Even though I’m a Christian, I continue to sin. I am totally undeserving of God’s love. Yet I know that “God demonstrates his own love for us in this: While we were still sinners, Christ died for us!” (Romans 5:8). That’s the key. God loves us because He chose to love us—not because of how lovable we are but because He is the God of love. He loved us so much that He sent His Son to die for us, to pay the debt for our sins (past, present, and future) that we could never pay. Because of what He did, I am considered righteous in His eyes.

It’s a simple yet profound truth that so many fail to grasp—or believe. But I know it’s true. The Bible tells me so, and the Spirit inside me confirms that truth: Jesus loves me. And if you have received Him as your Savior, He loves you too!

despitedoubtw_650x220-recorded-onDoubts are a common struggle for many who have embraced the Christian faith as well as for those who are still considering faith. Doubts are those nagging questions that plague us when life’s struggles push us to wrestle with the hard questions about what’s true and good and really matters.

On Wednesday, February 5, 2014, RBC Ministries Webinars hosted Dr. Michael Wittmer in a live webinar event: “Doubt: A Friend or Foe of Faith?” Dr. Wittmer shared his insights in a lively conversation with our hosts Tim Jackson and Dennis Moles. Many who attended the live event learned practical information on how to struggle well with the doubts that plague us during times of struggle and heartache. Things like:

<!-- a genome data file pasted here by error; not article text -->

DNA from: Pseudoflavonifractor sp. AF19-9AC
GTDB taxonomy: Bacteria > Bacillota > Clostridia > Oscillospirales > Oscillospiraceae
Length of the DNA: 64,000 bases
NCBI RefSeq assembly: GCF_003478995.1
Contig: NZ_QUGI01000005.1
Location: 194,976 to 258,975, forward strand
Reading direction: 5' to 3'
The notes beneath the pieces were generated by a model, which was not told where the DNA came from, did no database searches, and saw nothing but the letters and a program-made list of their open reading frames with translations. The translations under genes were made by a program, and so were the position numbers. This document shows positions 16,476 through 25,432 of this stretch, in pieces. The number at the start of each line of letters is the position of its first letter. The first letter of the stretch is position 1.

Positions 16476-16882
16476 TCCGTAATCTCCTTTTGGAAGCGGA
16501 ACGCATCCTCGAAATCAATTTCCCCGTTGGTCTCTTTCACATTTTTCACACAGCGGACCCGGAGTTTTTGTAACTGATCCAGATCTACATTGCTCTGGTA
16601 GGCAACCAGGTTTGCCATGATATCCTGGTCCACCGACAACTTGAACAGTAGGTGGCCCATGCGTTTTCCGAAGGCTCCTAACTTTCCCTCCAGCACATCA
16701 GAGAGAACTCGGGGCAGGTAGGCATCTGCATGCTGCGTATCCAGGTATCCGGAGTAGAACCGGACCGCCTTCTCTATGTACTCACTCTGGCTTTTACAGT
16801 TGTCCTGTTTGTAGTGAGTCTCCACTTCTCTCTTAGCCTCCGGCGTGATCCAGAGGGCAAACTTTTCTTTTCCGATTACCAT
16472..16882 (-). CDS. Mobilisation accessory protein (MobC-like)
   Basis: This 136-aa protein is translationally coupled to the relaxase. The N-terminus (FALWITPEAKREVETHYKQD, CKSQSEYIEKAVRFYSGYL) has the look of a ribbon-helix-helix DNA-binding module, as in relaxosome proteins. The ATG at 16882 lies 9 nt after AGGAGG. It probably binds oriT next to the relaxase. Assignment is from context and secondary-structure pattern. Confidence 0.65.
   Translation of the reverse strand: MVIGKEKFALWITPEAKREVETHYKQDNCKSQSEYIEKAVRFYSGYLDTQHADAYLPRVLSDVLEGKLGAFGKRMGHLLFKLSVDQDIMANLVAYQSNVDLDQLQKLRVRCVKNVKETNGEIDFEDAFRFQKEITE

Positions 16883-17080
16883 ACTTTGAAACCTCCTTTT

• Understanding the difference between “objective” and “subjective” doubt
  • Understanding the difference between “sincere” and “insincere” doubt
  • How doubt can hinder our growth in the faith
  • How doubt can enhance our trust and dependence upon the God of the Bible

In keeping with our ministry commitment to make the life-changing wisdom of the Bible understandable and accessible to all, we are making the content of this webinar available without cost or obligation to you and anyone you’d like to share it with.

To listen to the audio recording from the webinar, click the link: Doubt: A Friend or Foe of Faith?

To download the PowerPoint from the webinar, click the link: Doubt: A Friend or Foe of Faith PPT.